With the opening day of school behind them and buses rolling, the Martha's Vineyard Regional High School district committee met Monday night to get the new school year underway.
Duncan Pickard, president of the student council, reflected a commonly held view: "School started, and the kids got here on buses. We appreciate all of that."
A few days before school opened, MV Coachlines, a contractor awarded the bid to manage the school bus service this year, broke its transportation contract with the Island school districts in response to a labor dispute with the school bus drivers. The district committee and up-Island regional school committee voted to take on the responsibility for managing the bus service for at least six weeks.
"We had an interesting couple of weeks. It's not easy to start up a bus company in three to four days," said James Weiss, superintendent. "Thanks to the drivers, the Vineyard Transit Authority, and people in our office, we got insurance, set up drug testing, and organized routes."
The drivers signed commitments to drive for six weeks, and in the meantime, Mr. Weiss said, "We're taking a good solid look at the possible ramifications of this and hope to have a report in a few weeks."
In addition to managing its buses, the school district will be replacing its aging fleet, starting with the off-Island buses, after this year. Hoping to fine-tune their new bus specifications, the school committee agreed to spend $1,000 to send James Maseda, transportation director, to a bus conference in Austin, Texas, in October to research the possibilities. Diane Wall, committee member, requested that Mr. Maseda find out about equipping the new buses with seatbelts.
In her principal's report, Peg Regan told the committee that the high school's enrollment is slightly up this year, at 822 students, with an official census to take place October 3. "We seem to be bringing kids back from private schools and the charter school. The program has to much to offer in it - it's an attractive school to come to," she said.
Ms. Regan presented the school improvement plan to the committee for a second reading, emphasizing its importance in terms of college and university admissions accreditation. The committee approved an athletic waiver on its third reading, which informs parents that their child is participating in an extracurricular sport in which there may be some risk of injury involved. Students whose parents do not sign the waiver will not be prohibited from playing sports.
The rest of the evening's agenda concerned land use issues, including the Martha's Vineyard Arena lease and ice time increases, and the proposed new YMCA facility to be built on school-owned property across the street from the high school.
Ms. Regan said that under terms of a lease that expired in March between the ice arena and the school district, the dirt lot used for parking next door was rented to the facility for $1 a year. The ice arena has proposed cost increases for ice time, so Mrs. Regan suggested that perhaps the terms of the new lease could be negotiated with a trade-off for the parking lot and ice time. The land use subcommittee will examine the issue at a meeting on September 29, at 6 pm, and the budget subcommittee on September 30, at 8 am.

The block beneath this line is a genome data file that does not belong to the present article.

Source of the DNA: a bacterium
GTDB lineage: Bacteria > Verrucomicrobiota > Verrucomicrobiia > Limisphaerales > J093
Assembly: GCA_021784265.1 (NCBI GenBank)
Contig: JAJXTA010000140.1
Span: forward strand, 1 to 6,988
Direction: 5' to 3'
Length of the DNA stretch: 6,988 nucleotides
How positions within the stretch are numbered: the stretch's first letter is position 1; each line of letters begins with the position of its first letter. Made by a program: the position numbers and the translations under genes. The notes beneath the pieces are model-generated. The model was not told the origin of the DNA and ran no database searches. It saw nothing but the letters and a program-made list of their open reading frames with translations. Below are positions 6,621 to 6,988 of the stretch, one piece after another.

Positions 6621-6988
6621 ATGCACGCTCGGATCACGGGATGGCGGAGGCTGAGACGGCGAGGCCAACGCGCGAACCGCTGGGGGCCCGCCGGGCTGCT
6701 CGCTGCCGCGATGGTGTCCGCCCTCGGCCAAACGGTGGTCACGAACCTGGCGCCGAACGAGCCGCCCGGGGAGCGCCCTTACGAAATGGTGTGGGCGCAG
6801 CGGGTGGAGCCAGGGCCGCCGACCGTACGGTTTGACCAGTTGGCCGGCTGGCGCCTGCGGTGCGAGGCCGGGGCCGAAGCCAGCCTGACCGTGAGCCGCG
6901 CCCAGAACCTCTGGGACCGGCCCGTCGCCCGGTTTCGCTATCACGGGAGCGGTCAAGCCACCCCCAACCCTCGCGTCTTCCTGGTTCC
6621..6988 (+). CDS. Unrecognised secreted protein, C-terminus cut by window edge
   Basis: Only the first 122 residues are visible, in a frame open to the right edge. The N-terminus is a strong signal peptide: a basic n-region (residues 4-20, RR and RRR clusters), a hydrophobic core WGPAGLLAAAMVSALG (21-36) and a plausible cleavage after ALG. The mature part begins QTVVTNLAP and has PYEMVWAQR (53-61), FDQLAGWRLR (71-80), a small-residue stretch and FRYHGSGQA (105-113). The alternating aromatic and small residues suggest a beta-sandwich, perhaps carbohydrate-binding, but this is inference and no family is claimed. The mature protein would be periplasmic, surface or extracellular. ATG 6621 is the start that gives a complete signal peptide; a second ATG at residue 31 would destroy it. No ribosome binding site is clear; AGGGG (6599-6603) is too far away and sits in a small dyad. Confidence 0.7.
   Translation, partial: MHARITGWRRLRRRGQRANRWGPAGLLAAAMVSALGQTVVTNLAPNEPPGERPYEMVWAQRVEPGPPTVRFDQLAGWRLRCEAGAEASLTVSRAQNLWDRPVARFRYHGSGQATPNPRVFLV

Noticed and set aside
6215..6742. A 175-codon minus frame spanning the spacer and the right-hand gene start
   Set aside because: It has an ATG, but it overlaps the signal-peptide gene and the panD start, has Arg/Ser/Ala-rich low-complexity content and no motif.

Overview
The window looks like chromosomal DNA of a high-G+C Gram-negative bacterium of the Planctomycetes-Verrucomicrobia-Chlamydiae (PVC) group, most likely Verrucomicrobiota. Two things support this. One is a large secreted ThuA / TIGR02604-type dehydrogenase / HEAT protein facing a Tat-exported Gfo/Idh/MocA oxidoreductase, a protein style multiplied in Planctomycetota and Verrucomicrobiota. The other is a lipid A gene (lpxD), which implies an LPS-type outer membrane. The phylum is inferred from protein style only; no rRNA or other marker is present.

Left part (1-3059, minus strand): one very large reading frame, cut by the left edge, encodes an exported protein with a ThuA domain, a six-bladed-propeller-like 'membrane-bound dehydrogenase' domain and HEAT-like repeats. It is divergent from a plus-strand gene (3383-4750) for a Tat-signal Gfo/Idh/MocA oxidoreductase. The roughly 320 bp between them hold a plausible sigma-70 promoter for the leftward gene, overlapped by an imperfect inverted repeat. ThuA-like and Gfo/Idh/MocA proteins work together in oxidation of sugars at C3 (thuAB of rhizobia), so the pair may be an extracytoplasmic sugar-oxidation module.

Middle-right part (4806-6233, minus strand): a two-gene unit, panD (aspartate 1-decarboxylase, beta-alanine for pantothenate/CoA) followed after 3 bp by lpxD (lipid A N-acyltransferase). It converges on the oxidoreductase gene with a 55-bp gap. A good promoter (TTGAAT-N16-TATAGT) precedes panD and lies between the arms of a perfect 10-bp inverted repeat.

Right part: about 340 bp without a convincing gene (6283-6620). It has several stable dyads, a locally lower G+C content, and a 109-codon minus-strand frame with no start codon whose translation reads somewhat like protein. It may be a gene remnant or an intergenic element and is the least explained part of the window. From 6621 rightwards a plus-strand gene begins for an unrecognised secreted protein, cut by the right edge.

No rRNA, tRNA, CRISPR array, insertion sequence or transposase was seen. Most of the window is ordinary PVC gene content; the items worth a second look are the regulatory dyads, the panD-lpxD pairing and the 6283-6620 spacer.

Before turning the meeting over to YMCA members, Mr. Weiss told the school committee that the Martha's Vineyard Commission (MVC) had requested the school district to confer with the town of Oak Bluffs on long-range planning for the area of development across the street from the high school. He recommended that the land use planning subcommittee meet with the Oak Bluffs selectmen.
The school committee then viewed a short video about the YMCA's proposed new facility, which also featured Islanders talking about what a YMCA would mean to them.
Following the video, Jan Pogue, president of the Martha's Vineyard YMCA, and Michael Dutton, a YMCA board member and legal counsel, answered questions from school committee members. Mr. Dutton also provided an update regarding legislation necessary to allow the school district to lease its land to the YMCA for a total of 80 years.
Under a state statute, Massachusetts municipalities are not allowed to lease property for a period of more than five years. To extend a lease beyond that, the state statute requires legislative approval in the form of a bill signed by the Governor.
"We suspect we will have this hopefully done within the next several months," Mr. Dutton said.
While the leasing legislation undergoes this process, Mr. Dutton requested an extension of the commencement date notice, the date the school committee will be notified of the legislative approval, to January 2, 2007. The school committee approved the change.
Once the legislation is passed, the YMCA will provide a construction timetable to the school committee. "We're not going to break ground certainly until we're confident we're well on our way from a fundraising perspective and until we've got the legislative approval on the length of the lease," Mr. Dutton remarked the next day.
Following the Y's presentation, Ms. Regan reported that the land use subcommittee met two weeks ago and heard concerns expressed by three Island fitness and health club owners about the YMCA's impact on their business, which they estimate will result in a loss of 15 percent. She said their questions centered on the size and scope of the Y, leasing arrangements, and membership costs, and that they wanted an independent feasibility study done.
In conclusion, Ms. Regan told the school committee that part of the school district's decision to lease the land to the YMCA was because, "We felt the Y was highly supported by the community." She informed the committee that a copy of the YMCA lease is available for review in her office.